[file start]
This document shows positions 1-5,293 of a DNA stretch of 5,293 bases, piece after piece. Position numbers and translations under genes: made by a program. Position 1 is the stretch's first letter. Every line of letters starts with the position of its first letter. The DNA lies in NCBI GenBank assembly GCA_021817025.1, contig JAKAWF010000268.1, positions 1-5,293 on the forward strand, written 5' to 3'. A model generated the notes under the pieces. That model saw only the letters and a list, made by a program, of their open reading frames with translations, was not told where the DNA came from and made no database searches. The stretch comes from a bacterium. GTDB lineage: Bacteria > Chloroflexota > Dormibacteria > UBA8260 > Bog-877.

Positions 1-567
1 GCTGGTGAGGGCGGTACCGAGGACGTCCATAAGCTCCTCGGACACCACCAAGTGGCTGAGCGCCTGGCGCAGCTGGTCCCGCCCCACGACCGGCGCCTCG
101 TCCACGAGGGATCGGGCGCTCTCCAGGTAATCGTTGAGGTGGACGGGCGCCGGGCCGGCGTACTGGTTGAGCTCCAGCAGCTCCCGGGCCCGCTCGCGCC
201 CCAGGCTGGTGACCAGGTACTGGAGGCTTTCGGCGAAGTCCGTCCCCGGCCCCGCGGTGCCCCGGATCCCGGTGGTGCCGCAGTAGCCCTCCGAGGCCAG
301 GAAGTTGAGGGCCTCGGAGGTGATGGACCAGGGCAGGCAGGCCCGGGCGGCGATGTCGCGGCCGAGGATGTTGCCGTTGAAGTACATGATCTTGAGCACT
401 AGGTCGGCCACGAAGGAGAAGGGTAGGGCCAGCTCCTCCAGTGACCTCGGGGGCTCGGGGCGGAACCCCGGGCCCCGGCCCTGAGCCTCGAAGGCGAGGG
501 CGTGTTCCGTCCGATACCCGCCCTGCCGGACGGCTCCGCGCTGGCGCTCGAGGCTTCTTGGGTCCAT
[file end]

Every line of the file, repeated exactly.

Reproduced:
This document shows positions 1-5,293 of a DNA stretch of 5,293 bases, piece after piece. Position numbers and translations under genes: made by a program. Position 1 is the stretch's first letter. Every line of letters starts with the position of its first letter. The DNA lies in NCBI GenBank assembly GCA_021817025.1, contig JAKAWF010000268.1, positions 1-5,293 on the forward strand, written 5' to 3'. A model generated the notes under the pieces. That model saw only the letters and a list, made by a program, of their open reading frames with translations, was not told where the DNA came from and made no database searches. The stretch comes from a bacterium. GTDB lineage: Bacteria > Chloroflexota > Dormibacteria > UBA8260 > Bog-877.

Positions 1-567
1 GCTGGTGAGGGCGGTACCGAGGACGTCCATAAGCTCCTCGGACACCACCAAGTGGCTGAGCGCCTGGCGCAGCTGGTCCCGCCCCACGACCGGCGCCTCG
101 TCCACGAGGGATCGGGCGCTCTCCAGGTAATCGTTGAGGTGGACGGGCGCCGGGCCGGCGTACTGGTTGAGCTCCAGCAGCTCCCGGGCCCGCTCGCGCC
201 CCAGGCTGGTGACCAGGTACTGGAGGCTTTCGGCGAAGTCCGTCCCCGGCCCCGCGGTGCCCCGGATCCCGGTGGTGCCGCAGTAGCCCTCCGAGGCCAG
301 GAAGTTGAGGGCCTCGGAGGTGATGGACCAGGGCAGGCAGGCCCGGGCGGCGATGTCGCGGCCGAGGATGTTGCCGTTGAAGTACATGATCTTGAGCACT
401 AGGTCGGCCACGAAGGAGAAGGGTAGGGCCAGCTCCTCCAGTGACCTCGGGGGCTCGGGGCGGAACCCCGGGCCCCGGCCCTGAGCCTCGAAGGCGAGGG
501 CGTGTTCCGTCCGATACCCGCCCTGCCGGACGGCTCCGCGCTGGCGCTCGAGGCTTCTTGGGTCCAT